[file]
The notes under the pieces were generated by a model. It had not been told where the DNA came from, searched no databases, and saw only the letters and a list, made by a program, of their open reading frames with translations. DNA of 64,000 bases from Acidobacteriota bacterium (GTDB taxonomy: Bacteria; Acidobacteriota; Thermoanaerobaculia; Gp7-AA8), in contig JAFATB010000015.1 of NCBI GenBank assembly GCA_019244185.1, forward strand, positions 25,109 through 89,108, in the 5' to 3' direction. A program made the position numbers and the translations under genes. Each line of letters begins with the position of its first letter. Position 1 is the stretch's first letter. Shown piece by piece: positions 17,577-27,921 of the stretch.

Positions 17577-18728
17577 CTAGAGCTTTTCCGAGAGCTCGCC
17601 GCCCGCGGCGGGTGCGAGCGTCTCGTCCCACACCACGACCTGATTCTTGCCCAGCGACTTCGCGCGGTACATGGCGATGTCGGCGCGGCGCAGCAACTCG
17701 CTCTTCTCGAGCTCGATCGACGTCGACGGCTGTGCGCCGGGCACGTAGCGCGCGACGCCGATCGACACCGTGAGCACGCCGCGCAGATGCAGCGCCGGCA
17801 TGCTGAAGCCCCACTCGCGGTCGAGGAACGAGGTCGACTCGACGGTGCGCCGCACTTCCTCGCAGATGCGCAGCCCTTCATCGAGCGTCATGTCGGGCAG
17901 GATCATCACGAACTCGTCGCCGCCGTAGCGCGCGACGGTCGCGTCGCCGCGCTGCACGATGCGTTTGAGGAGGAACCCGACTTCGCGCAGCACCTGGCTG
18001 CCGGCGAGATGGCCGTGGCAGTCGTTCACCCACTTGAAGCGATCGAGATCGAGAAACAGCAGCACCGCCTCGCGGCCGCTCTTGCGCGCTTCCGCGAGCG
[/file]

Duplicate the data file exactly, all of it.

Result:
The notes under the pieces were generated by a model. It had not been told where the DNA came from, searched no databases, and saw only the letters and a list, made by a program, of their open reading frames with translations. DNA of 64,000 bases from Acidobacteriota bacterium (GTDB taxonomy: Bacteria; Acidobacteriota; Thermoanaerobaculia; Gp7-AA8), in contig JAFATB010000015.1 of NCBI GenBank assembly GCA_019244185.1, forward strand, positions 25,109 through 89,108, in the 5' to 3' direction. A program made the position numbers and the translations under genes. Each line of letters begins with the position of its first letter. Position 1 is the stretch's first letter. Shown piece by piece: positions 17,577-27,921 of the stretch.

Positions 17577-18728
17577 CTAGAGCTTTTCCGAGAGCTCGCC
17601 GCCCGCGGCGGGTGCGAGCGTCTCGTCCCACACCACGACCTGATTCTTGCCCAGCGACTTCGCGCGGTACATGGCGATGTCGGCGCGGCGCAGCAACTCG
17701 CTCTTCTCGAGCTCGATCGACGTCGACGGCTGTGCGCCGGGCACGTAGCGCGCGACGCCGATCGACACCGTGAGCACGCCGCGCAGATGCAGCGCCGGCA
17801 TGCTGAAGCCCCACTCGCGGTCGAGGAACGAGGTCGACTCGACGGTGCGCCGCACTTCCTCGCAGATGCGCAGCCCTTCATCGAGCGTCATGTCGGGCAG
17901 GATCATCACGAACTCGTCGCCGCCGTAGCGCGCGACGGTCGCGTCGCCGCGCTGCACGATGCGTTTGAGGAGGAACCCGACTTCGCGCAGCACCTGGCTG
18001 CCGGCGAGATGGCCGTGGCAGTCGTTCACCCACTTGAAGCGATCGAGATCGAGAAACAGCAGCACCGCCTCGCGGCCGCTCTTGCGCGCTTCCGCGAGCG